Don't be hasty buying policy on your home

Money Talk

Your Money

May 30, 2004|By MATT LUBANKO

I am about to buy my first home and will be looking for homeowners' insurance. How can I know if I am getting a good policy at a good price?

- K.K.C., Stamford, Conn.

Use every method you can to shop around.

Go online. Visit the www.ins Web.com, www.bizrate.com, www.insurecom.com, www. insurancefinder.com or www. lowermybills.com Web sites.

Try the phone: Call 800- 841-2964 for Geico or 877- 834-7532 for AIGdirect for two of the largest companies in the direct policy-writing field.

Try the yellow pages for two or three insurance agencies near your home, or ask a friend for a referral to a reputable agent. And don't forget to audition the company that insures your car: Many insurers offer multipolicy discounts that range from 5 percent to 15 percent.

Once you gather at least five quotes, check out the financial strength of the insurers writing the policy at the www.ambest. com/ratings/guide.html Web site (registration required).

You might also check to see the record of your target insurer in your state by visiting www. naic.org/state-contacts/sid-websites.htm.

Some state regulators list the frequency of consumer complaints against certain insurers. Some also list a range of rates charged by companies for certain lines of insurance.

For additional help, see a book titled Protect Yourself: Insurance, Security and Common Sense, by Silver Lake Editors.

Once you review a few companies, take the time to learn the basics of insurance gobbledygook:

Replacement cost

If a fire or storm destroys your home, will your insurer pay to rebuild it from the ground up? Find the answer to this question and you've solved your most important homeowners' insurance riddle.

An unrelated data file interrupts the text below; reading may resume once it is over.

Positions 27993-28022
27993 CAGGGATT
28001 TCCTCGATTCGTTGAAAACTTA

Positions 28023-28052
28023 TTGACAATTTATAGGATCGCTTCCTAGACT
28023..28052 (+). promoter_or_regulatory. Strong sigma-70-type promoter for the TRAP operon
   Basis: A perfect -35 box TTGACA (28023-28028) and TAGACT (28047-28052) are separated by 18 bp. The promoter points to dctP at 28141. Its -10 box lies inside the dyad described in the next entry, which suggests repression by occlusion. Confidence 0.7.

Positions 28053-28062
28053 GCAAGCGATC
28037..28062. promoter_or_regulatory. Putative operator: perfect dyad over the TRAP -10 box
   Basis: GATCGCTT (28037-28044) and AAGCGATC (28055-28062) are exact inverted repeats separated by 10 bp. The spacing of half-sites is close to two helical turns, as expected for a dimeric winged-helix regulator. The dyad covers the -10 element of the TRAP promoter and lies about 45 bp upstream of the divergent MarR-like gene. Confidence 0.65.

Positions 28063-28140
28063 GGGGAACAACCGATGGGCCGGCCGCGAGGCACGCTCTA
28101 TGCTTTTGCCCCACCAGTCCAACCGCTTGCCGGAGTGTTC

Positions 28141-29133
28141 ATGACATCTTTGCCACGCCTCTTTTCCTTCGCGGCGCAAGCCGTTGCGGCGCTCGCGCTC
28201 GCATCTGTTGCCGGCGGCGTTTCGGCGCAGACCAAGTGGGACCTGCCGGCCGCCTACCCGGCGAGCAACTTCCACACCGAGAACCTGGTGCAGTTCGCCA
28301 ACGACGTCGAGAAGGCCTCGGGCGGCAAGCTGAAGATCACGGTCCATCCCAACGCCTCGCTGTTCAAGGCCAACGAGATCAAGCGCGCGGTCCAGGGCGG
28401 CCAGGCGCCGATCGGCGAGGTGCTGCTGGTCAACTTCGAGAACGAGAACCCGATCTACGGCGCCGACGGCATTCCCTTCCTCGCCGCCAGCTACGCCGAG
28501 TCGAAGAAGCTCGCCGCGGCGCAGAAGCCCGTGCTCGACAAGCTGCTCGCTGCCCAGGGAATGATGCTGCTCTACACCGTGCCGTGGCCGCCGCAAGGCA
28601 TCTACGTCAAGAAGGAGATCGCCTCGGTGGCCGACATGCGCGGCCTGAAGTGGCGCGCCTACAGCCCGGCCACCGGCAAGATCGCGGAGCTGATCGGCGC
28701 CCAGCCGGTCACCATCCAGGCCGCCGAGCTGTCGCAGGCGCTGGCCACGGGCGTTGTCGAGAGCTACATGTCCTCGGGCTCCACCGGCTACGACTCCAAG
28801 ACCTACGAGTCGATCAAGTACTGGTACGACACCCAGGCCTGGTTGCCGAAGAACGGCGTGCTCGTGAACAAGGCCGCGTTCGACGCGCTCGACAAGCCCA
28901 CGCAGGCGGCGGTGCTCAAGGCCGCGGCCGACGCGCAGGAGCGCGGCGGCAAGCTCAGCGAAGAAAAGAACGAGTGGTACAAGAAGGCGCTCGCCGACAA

Where to begin? Try the calculator at www.building-cost. net, or simply take the total square footage of your home, then multiply it by $110 to $130. (The formula might vary slightly in different parts of the United States, depending on the costs of labor and materials.)

If, for example, your home is 2,000 square feet, and your assumed reconstruction cost per square foot is $130, then your replacement cost coverage should be about $260,000.

"Make sure your coverage matches the replacement cost of your home," said Ted Cummings Jr., an agent with Ted Cummings Insurance Agency Inc. in Manchester, Conn.

Liability

If a person slips on your property and sues you, will your insurance cover the potential losses? That's the second challenge your homeowners' policy must meet.

Once again, it pays to do some quick arithmetic. Figure out your net worth (your total assets minus your total debts), then make sure your liability coverage equals or slightly exceeds your net worth.

If, for example, your net worth adds up to $300,000, then be sure your liability coverage equals $300,000; that coverage might be just the ticket to keep a lawsuit from cleaning you out, Cummings said.

Extras

Most standard homeowners' policies set $2,500 limits on office equipment. If you have a few home computers, a fax machine, a photocopier and other machines for which you are not ready to cough up $15,000 at once if all are stolen, coverage for office equipment can be fortified for as little as $30 to $70 a year.

A so-called "personal articles floater" can also beef up coverage - against theft or loss to disaster - for articles such as jewelry, oriental rugs, paintings, or antique furniture. Such floaters often cost $50 to $200 a year, depending on what articles you choose to insure, said Kristin Lindquist Koos, co-owner of Lindquist Insurance Associates Inc. in Farmington, Conn.

Exclusions

Coverage for floods and earthquakes is excluded from most policies, so if your area is prone to either you will probably require additional coverage on your existing policy (for earthquakes) or separate coverage altogether (for floods).

Preparation: Quicken and Microsoft Money have "asset inventory" sections. By taking the time to jot down a room-by-room account of every valuable possession you own (make copies to be stored outside the house), you can provide an insurer with convincing evidence that what you said was lost was really what you once owned.

Matthew Lubanko is a columnist for The Hartford Courant, a Tribune Publishing newspaper. E-mail him at yourmoney@tribune.com.

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